Survey of health and licensing policies for taxi drivers in Singapore, Hong Kong and Australia: a perspective from evidence on older drivers

Chan, M. L, Gustafsson, L. and Liddle, J. (2010) Survey of health and licensing policies for taxi drivers in Singapore, Hong Kong and Australia: a perspective from evidence on older drivers. Singapore Medical Journal, 51 12: 913-922.

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Name Description MIMEType Size Downloads
Author Chan, M. L
Gustafsson, L.
Liddle, J.
Title Survey of health and licensing policies for taxi drivers in Singapore, Hong Kong and Australia: a perspective from evidence on older drivers
Journal name Singapore Medical Journal   Check publisher's open access policy
ISSN 0037-5675
Publication date 2010-12
Sub-type Article (original research)
Volume 51
Issue 12
Start page 913
End page 922
Total pages 10
Place of publication Singapore, Singapore
Publisher Singapore Medical Association
Collection year 2011
Language eng
Formatted abstract
Introduction: With an ageing population, policy makers need to balance active ageing needs with older driver safety. In 2009, a survey of licensing policies for taxi drivers in Singapore, Hong Kong and Australia was undertaken for an evidencebased review of policies.

Methods: Licensing requirements collected using semi-structured questionnaires were compared descriptively and with evidence from licensing policies on older drivers.

Results: All the regions used medical certifications with vision screening. The frequency of medical certification varied according to the renewal cycle and age. Medical guidelines on fitness to drive were available in Australia and Singapore. Legislation for self-reporting of medical conditions by drivers existed in Australia and Hong Kong. Legislation for reporting at-risk drivers by doctors was limited to two Australian states. There were differences in the minimum age and driving experience criteria, the use of practical training, written and English tests, age- based screening, mandatory retirement age, refresher courses, off- and on-road tests.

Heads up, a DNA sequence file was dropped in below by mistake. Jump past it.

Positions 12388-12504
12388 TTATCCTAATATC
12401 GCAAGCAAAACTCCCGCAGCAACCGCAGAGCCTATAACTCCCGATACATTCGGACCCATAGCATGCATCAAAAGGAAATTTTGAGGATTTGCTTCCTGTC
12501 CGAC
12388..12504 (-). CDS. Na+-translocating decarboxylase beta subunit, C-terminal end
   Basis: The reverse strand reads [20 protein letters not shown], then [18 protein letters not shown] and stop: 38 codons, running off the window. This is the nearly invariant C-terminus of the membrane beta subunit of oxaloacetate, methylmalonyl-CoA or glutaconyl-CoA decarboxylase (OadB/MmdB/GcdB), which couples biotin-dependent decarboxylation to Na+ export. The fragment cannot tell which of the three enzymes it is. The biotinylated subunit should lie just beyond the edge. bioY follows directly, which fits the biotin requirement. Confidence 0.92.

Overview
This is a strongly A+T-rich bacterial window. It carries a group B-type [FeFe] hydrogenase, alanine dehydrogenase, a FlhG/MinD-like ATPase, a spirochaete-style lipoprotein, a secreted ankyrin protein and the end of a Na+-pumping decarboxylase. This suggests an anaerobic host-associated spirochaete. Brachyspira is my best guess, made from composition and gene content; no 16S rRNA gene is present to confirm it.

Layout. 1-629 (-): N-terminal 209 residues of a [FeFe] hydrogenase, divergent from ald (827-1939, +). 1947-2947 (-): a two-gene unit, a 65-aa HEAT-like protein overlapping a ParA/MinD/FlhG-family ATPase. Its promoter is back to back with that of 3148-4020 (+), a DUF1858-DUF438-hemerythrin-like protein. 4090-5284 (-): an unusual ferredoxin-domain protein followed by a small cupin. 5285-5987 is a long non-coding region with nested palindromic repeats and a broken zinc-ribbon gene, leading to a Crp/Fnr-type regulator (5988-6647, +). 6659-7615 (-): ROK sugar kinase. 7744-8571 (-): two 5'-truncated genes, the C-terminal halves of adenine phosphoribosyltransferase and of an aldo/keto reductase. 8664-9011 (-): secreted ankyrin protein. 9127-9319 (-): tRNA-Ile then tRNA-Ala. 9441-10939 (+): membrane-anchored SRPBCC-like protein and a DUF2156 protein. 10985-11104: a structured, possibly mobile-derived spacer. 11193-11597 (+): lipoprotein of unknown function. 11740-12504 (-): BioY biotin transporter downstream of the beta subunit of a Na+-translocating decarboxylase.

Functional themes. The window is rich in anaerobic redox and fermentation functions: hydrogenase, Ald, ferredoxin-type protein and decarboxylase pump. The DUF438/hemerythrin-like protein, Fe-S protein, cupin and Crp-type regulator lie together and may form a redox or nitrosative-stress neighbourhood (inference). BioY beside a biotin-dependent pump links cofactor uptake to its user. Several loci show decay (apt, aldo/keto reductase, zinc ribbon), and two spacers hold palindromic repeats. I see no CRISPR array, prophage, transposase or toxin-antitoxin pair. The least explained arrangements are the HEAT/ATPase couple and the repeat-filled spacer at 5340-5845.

Conclusion: Medical screening for at-risk drivers remains crucial. Age-based mandatory retirement policy at 73 years in Singapore is contrary to evidence-based practice. The lack of legislation for self-reporting of illness by drivers, the high minimum age criteria and therapy driving assessments for healthy taxi drivers are also unique to Singapore. There was stricter agebased relicensing from the age of 65 years in some Australian states and in Singapore. Continuing education for doctors, multi-tier screening for at-risk drivers and licensing policy changes are indicated.  © 2011 Singapore Medical Association.
Keyword Driver
Evidence
Health policy
Licensing
Medical guidelines
Q-Index Code C1
Q-Index Status Confirmed Code
Institutional Status UQ

Document type: Journal Article
Sub-type: Article (original research)
Collections: Official 2011 Collection
School of Health and Rehabilitation Sciences Publications
 
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Created: Sun, 20 Mar 2011, 00:01:49 EST